Oppositional defiant disorder is a pattern of disobedient, hostile, and defiant behaviour directed towards authority figures.
If your child has a problem with defiant behaviours, there are a number of things you can do to avoid standoffs and reduce the chance of meltdowns. Here's how.
A man browsing the shoe department in a shopping centre. Can he really afford new shoes, and does he really need them?
Under some circumstances, people may feel wealthier than they actually are and this makes them psychologically more prone to increase their spending, as well as their borrowing.
Children can become more and more skilled in the art of oppositional behaviour, and increasingly harder to discipline.
Some children's tantrums, irritability and defiance well exceed that typically found in healthy children of the same age. This can be overwhelming for parents, especially as children grow.
Pan having sex with a goat, statue from Villa of the Papyri, Herculaneum, 1752.
The vast discrepancy between abhorrence of bestiality and acceptance of slaughtering on animals suggests that thinking imaginatively about animal orgasm may help us to be more compassionate toward animals.
The average smartphone user checks their device 85 times a day.
Clinically speaking, you can't become addicted to a device, but you can develop behavioural addictions to smartphone functions.
Nine in ten children will have occasional tantrums.
Tantrum throwing peaks at age two, as children experience the perfect storm of not being able to express themselves verbally while simultaneously developing their sense of autonomy and independence.
The very existence of kindness and altruism seems to contradict Darwin’s theory of evolution. So how could kind behaviour have evolved?
Compared to extraverts, introverts tend to be relatively passive, quiet and reserved.
Introverts might think they will not make good leaders but with some encouragement research shows they make capable leaders.
Humility is a desirable trait in CEOs.
Dean Lewins/Brendan Espositos/Dan Peled/ Paul Miller/AAP
Humble CEOs may be the new prize, but they are in short supply and face distinctive challenges.
Trolls tend to downplay the impact of their abusive online behaviour on their victims and seem to relish the mayhem they cause. Let’s use this to help them lift their game.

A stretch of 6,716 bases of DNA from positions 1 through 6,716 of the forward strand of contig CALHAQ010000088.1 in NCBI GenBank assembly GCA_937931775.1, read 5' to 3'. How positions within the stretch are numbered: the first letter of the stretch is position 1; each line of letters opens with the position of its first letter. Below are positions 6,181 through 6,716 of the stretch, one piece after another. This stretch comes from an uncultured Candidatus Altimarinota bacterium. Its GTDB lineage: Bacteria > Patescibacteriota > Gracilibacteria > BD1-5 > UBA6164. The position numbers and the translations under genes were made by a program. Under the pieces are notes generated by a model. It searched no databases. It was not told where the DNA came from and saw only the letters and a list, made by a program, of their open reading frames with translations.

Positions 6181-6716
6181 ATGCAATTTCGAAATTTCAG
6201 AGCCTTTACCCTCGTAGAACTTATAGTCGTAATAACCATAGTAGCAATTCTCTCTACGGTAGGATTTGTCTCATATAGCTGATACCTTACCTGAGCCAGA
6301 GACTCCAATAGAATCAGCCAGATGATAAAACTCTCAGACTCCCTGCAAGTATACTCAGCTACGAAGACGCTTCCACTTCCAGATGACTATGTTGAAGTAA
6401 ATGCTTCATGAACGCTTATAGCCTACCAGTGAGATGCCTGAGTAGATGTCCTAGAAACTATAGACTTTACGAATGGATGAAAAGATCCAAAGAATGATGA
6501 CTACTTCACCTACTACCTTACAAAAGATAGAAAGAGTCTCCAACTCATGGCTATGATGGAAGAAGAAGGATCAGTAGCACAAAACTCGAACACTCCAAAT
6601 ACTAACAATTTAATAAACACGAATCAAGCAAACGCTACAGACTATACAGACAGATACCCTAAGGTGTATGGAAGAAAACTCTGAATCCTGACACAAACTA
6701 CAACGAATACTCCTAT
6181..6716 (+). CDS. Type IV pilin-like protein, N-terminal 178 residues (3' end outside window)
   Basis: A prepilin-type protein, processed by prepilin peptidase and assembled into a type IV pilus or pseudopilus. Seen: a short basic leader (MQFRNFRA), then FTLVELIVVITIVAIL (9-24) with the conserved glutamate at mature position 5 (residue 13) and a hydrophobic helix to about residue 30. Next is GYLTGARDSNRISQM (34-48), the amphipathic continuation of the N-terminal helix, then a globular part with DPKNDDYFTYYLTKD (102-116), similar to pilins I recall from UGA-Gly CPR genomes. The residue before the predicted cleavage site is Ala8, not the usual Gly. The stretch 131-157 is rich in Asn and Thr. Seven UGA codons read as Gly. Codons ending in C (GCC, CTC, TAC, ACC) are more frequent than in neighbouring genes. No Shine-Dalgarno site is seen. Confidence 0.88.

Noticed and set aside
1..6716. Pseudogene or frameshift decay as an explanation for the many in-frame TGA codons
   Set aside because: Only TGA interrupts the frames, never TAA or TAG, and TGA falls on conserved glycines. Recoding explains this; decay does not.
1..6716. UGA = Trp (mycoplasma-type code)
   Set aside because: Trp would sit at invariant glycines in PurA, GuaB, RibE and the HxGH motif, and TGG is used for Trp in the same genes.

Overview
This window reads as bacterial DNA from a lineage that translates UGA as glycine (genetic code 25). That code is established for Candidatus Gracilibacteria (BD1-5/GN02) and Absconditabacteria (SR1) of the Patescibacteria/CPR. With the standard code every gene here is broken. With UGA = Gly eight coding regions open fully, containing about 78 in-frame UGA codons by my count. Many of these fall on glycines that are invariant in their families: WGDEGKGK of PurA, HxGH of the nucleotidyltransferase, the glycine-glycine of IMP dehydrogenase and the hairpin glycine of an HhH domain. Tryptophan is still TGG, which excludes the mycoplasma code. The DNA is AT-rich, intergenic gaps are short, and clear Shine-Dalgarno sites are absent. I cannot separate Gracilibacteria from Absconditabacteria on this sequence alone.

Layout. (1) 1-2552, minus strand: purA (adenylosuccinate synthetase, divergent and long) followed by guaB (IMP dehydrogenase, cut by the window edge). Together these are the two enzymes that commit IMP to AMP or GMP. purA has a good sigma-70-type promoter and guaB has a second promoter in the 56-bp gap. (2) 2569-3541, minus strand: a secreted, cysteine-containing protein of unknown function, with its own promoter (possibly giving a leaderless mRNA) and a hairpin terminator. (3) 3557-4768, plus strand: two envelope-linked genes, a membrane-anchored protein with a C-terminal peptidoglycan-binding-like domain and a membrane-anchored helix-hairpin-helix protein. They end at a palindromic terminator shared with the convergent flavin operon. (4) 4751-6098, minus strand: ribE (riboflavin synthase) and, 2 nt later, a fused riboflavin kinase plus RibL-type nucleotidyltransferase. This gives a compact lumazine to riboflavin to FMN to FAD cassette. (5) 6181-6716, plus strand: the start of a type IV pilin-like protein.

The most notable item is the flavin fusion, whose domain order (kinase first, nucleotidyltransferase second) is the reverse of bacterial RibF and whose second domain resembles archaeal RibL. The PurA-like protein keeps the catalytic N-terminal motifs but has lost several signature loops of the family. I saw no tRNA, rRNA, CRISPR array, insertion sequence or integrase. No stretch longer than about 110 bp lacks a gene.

Trolls tend to know the impact they'll have, but don't seem to care. So, how do we use our new findings to help stop this seemingly pointless, harmful behaviour?
Andy Murray – world number one tennis player.
Confidence in sports, exams and other endeavours in life, can be counter-productive.
I promise, it’s good for your brain.
Tambako The Jaguar/flickr
New research adds to the evidence that playing is linked to learning brain power in primates.
Doctors know most scans for low back pain are useless, but they have trouble convincing patients.
Reducing health-care waste relating to unnecessary tests has been a major priority for researchers, governments and health services for decades. But how do we change the behaviour of doctors?
Swimming in synchrony is a fundamental social behaviour for dolphins and is thought to reinforce their bonds.
A new study of captive dolphins has found that those engaging in synchronised swimming make more optimistic judgements about an unknown event.
Why research that links our social behaviour to our genes is still controversial today.
If you want your New Year’s resolutions to last longer than the party, you need to create new habits. But how?
If you want to stick to your New Year's resolutions, a behaviourist's approach might help you create and keep new, healthy habits.
Understanding how genes influence people's behaviour doesn't lead to fatalism.
The logic is that violence is a choice, so men can be reasonably expected to stop.
Thousands of Australian men are sitting on waiting lists every year to get help to end their violent behaviour – even though behaviour change programs can reduce their likelihood of offending again.
The best of friends.
Hung Chung Chih/Shutterstock
Because primates have relationships too you know.
Schools increasingly use expulsion as a way to tackle bad behaviour.
School expulsions are on the rise in Australia. But research shows individual punishment as a deterrent rarely works.